Now that Gadhafi has shown he is determined to hang on and even import mercenaries to fire on his own people, it is time for the United States to send humanitarian relief to Libya. UN Secretary Ban Ki-Moon has spoken against military intervention, but with the resignation of Gadhafi's Minster of Justice, several Libyan ambassadors, and other members of his government, prompt humanitarian relief is essential to deal with the casualties now mounting up as the internal civil strife continues.
Benghazi, Libya's second largest city, now in a rebel area, is running out of medical supplies, and yet Benghazi has both a fine port and an airport. According to some reports, the Benghazi airport has been wrecked so it cannot be used for landings.
But the American military has long used airborne pallets of supplies LAPS delivered from air transport planes like the C 130. A plane, flying just a few feet off the ground, is more than adequate to deliver the medical supplies desperately needed. Aircraft skim the surface of the ground and crews onboard use parachutes to jerk cushioned pallets loaded with supplies out the back of the plane. Our airlift planes don't need to land. They can airdrop all the supplies needed on the airstrip at Benghazi and other locations as needed.
With the tactical air bases in Italy, it is easy to give those humanitarian transports whatever air cover they may need in the confused situation they may find in Libyan air space.
And the U.S. has access to its own military air facilities at dozens of locations in Italy as well as a huge warehousing facility with port access near Pisa. And there are prepositioned supplies of medical equipment and food immediately available all over NATO home bases in Europe that could be moving towards Libya within 24 hours.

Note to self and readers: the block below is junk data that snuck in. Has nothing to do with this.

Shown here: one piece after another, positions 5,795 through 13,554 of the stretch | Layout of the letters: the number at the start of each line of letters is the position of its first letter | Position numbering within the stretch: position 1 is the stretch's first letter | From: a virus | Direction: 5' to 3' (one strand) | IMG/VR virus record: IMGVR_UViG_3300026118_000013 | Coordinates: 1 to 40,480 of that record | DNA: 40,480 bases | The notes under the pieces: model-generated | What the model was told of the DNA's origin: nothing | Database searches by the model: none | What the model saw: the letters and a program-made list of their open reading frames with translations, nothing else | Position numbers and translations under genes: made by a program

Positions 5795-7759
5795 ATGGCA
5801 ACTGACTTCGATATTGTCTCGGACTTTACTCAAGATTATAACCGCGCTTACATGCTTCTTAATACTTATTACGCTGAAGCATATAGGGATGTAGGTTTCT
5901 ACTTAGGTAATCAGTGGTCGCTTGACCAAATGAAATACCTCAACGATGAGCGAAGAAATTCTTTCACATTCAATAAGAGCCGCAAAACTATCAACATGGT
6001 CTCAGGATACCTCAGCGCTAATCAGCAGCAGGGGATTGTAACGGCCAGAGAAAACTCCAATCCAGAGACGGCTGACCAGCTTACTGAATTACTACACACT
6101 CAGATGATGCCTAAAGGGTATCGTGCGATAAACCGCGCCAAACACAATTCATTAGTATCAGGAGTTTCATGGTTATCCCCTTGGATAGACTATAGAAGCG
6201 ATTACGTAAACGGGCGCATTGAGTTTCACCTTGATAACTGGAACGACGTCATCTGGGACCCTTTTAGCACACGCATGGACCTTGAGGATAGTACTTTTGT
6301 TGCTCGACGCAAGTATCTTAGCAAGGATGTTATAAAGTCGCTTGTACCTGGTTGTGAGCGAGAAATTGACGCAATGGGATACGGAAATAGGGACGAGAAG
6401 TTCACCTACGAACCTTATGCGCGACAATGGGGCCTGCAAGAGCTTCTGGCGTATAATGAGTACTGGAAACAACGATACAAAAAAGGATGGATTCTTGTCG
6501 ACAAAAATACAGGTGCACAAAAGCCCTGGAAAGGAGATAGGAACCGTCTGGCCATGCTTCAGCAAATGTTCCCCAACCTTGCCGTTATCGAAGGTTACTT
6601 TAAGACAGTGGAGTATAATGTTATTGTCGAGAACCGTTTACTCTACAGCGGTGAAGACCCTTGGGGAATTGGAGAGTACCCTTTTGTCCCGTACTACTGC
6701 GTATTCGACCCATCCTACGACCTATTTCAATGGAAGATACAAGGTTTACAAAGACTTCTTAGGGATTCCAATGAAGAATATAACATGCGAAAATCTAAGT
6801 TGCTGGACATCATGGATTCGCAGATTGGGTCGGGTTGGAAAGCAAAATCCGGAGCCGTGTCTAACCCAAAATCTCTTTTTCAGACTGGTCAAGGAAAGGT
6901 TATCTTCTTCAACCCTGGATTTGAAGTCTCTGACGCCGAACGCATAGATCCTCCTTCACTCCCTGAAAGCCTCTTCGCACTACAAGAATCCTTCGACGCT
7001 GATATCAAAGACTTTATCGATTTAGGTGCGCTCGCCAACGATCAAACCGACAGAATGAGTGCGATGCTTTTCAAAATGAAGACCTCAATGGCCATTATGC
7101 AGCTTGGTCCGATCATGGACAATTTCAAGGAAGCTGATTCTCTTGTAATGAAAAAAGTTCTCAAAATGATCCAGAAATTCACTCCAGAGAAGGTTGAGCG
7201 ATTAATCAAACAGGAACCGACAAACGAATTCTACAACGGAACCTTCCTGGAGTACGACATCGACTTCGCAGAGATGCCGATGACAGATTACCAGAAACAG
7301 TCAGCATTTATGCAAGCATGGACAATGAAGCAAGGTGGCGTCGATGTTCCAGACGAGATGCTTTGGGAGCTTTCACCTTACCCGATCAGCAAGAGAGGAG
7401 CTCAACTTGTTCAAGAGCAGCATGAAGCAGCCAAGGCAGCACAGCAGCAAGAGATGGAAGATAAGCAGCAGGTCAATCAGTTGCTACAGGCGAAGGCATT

President Obama says he "is considering all appropriate action" regarding the Libyan situation. But rather than the embarrassing administrative flip flops we saw during its "considering" of the freedom demonstrations in Tahrir Square, initiating humanitarian aid should be a no-brainer. It isn't even a matter of taking sides on who wins in Libya. It is simply a decision to save lives unnecessarily lost by lack of medical care which can be offered to all parties to the confrontation. There is no reason why the same kinds of supplies can't help those suffering in Qaddafi's embattled capitol in Tripoli as well.
"We need the world to stand up by us," pleaded the recently-resigned Ambassador Ali Suleiman Aujali to the United States on Good Morning America this morning. As we saw in the wake of the Indonesian tsunami, "the world" can take a while to muster its humanitarian aid, but that didn't prevent the United States from a prompt and much-needed intervention using its military assets in the area.
During World War II, American war planes flew from bases in Libya to bomb targets in Europe saving many lives because of the shorter round trip required to reach destinations far from airfields in Great Britain. What could be more appropriate than for the United States military to repay our hosts during that terrible conflict with humanitarian flights, now coming from European fields many of which were American targets during World War II, coming to Libya to give whatever aid is possible in their time of most need?
Veteran journalist Thomas Lipscomb is a Senior Fellow at the Annenberg Center for the Digital Future (USC).